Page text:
It was a bold call when Governor Gavin Newsom in late February suggested a gasoline tax exemption. This kind of decision has been anathema to California governors since the 2003 recall of Democrat Gray Davis in favor of film muscleman Arnold Schwarzenegger.
Schwarzenegger relied on the false claim that Davis added a new gas tax that year, even though he only reinstated a tax he had previously suspended for more than a year. .
It became Schwarzenegger’s key issue during this campaign, and it worked. No one remembered that Davis had saved millions of people hundreds of dollars each over the previous year. All they noticed was that they were paying more at the pump.
Now comes Newsom, who isn’t exactly calling for a tax cut. He recommends indefinitely suspending a 51-cent gas tax increase that is set to take effect this summer. He must know that there will come a time when the state will need this money and he or a subsequent governor will have to let the tax hike take hold.
He knows it could lead to a second recall against him even if his likely re-election this fall goes smoothly.
While Newsom acts oblivious to this possible outcome, Sacramento’s other two top executives are reluctant to give Californians this small relief from inflation.
In a joint appearance before the Sacramento Press Club, State Assembly Speaker Anthony Rendon and State Senate Speaker Toni Atkins expressed doubts.
The two said they believe not charging the new tax, imposed by a years-old law, could cost jobs by cutting funds for transit operations, road maintenance and building construction. highways.
Says Rendon, “I think that’s something that could potentially jeopardize an enormous amount of jobs…it could inhibit economic growth in certain sectors of this state.”
He and Atkins were most concerned about the effects on members of building trades unions, held among key supporters of Democratic legislative campaigns.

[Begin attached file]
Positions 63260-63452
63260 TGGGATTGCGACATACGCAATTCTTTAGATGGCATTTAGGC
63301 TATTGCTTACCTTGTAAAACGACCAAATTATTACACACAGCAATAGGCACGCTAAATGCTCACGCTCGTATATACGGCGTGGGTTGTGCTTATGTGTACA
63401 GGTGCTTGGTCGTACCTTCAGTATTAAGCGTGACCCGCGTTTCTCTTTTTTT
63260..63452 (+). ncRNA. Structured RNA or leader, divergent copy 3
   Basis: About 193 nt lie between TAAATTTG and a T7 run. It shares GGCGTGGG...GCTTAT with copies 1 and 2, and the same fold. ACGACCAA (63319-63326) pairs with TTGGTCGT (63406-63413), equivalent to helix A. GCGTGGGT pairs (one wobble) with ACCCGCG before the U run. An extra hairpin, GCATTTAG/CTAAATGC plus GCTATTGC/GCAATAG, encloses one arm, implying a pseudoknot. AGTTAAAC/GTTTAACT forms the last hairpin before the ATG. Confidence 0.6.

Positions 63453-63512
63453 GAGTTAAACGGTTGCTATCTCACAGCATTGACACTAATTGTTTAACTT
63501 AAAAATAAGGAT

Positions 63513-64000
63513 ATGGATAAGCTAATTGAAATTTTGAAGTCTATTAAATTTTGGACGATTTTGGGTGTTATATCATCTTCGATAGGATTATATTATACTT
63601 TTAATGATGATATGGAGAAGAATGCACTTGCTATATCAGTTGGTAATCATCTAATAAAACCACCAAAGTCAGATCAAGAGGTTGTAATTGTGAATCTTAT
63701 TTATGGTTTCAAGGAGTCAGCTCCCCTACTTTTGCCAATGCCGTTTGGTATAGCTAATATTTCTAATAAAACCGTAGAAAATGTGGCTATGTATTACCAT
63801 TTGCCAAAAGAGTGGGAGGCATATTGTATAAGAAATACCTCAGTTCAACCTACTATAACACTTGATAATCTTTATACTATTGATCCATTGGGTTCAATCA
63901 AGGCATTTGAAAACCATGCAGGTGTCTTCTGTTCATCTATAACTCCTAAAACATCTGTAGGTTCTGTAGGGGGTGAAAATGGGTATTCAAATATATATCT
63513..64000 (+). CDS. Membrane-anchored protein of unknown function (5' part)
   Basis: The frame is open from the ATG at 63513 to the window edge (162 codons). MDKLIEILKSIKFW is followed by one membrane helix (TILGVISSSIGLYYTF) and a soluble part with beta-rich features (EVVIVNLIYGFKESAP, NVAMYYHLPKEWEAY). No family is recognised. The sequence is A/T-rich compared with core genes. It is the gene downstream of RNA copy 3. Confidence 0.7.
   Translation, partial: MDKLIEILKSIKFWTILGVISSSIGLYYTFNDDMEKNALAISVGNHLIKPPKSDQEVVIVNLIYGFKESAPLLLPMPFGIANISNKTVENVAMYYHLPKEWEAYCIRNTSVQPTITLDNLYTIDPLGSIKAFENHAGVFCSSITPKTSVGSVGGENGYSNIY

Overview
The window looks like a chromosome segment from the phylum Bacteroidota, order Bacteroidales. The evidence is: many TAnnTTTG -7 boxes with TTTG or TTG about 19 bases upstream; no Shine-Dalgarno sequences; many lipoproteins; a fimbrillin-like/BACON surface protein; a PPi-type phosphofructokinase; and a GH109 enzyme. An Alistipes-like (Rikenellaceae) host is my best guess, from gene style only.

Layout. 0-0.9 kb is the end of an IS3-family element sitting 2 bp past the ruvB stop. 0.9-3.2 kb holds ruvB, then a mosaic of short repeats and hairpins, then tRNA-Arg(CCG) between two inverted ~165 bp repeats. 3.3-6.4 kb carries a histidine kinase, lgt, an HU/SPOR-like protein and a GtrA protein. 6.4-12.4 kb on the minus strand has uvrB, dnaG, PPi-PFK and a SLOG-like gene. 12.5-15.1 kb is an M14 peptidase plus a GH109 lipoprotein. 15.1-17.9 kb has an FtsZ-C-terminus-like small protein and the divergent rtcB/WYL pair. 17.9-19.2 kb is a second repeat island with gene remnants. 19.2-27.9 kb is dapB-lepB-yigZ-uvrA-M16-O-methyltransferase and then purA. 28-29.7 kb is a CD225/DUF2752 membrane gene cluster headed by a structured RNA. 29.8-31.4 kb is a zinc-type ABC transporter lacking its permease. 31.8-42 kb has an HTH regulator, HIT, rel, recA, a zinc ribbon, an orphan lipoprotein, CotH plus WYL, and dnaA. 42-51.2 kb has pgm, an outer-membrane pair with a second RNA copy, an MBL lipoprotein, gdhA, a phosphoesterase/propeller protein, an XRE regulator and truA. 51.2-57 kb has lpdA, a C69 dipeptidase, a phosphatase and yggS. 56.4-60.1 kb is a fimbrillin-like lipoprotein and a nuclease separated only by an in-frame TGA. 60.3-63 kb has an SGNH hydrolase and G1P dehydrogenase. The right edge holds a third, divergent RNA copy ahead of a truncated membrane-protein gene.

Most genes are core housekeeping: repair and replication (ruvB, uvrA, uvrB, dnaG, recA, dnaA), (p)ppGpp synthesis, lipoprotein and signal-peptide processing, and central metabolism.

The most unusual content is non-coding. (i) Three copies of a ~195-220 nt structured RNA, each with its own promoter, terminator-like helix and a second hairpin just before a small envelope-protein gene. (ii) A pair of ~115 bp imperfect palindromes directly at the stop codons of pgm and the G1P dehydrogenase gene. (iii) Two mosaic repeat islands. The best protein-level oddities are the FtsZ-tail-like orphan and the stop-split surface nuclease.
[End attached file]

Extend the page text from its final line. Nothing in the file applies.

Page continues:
But there is no reality to this worry, and they both know it. The approximately $500 million that a one-year gas tax exemption would cost can easily be offset by tapping into California’s current huge budget surplus.
Senate Republican Leader Scott Wilk of Santa Clarita said, “Democrats are deaf if they think people don’t need a break at the pumps.” In fact, gasoline prices in California at the end of February averaged $4.82, the highest in the country. In some places, the posted prices were well above the $5 mark.
Wilk is right. There’s no doubt the state can afford to give drivers — most Californians — a break as it spends billions on the homeless, a very visible but actually tiny part of the population. .
This is especially true now, when some lawmakers are actively considering a proposed new tax on property owned by — not the income of — people with assets valued at more than $50 million.
Even if they don’t produce income, say these uber-liberal Democratic lawmakers, these assets promote the transmission of generational wealth and add value passively but steadily. Affected assets include homes and stocks that pay no dividends but are constantly gaining market value.
The measure is sponsored by Assemblyman Alex Lee of San Jose, which targets California’s more than 15,000 wealthiest people. It would tax anyone with a net worth over $50 million at 1% and apply a 1.5% levy on those with more than $1 billion in net assets.
“We want the obscene ultra-rich to pay their fair share,” Lee told a reporter.
That, he says, would add about $22 billion to revenue for a state that already runs a budget surplus nearly double that amount, with lawmakers unsure what to do with all the cash at hand. The asset tax plan, new except for property tax, would need voter approval to be effective, even in the unlikely event lawmakers pass it.
This is just one example of the type of funding source the state could tap into to replace the gasoline taxes it forgives. Which is just one more reason why it’s a good idea to give everyday people a break right now at a highly visible place, the gas pump.
Email Thomas Elias at [email protected]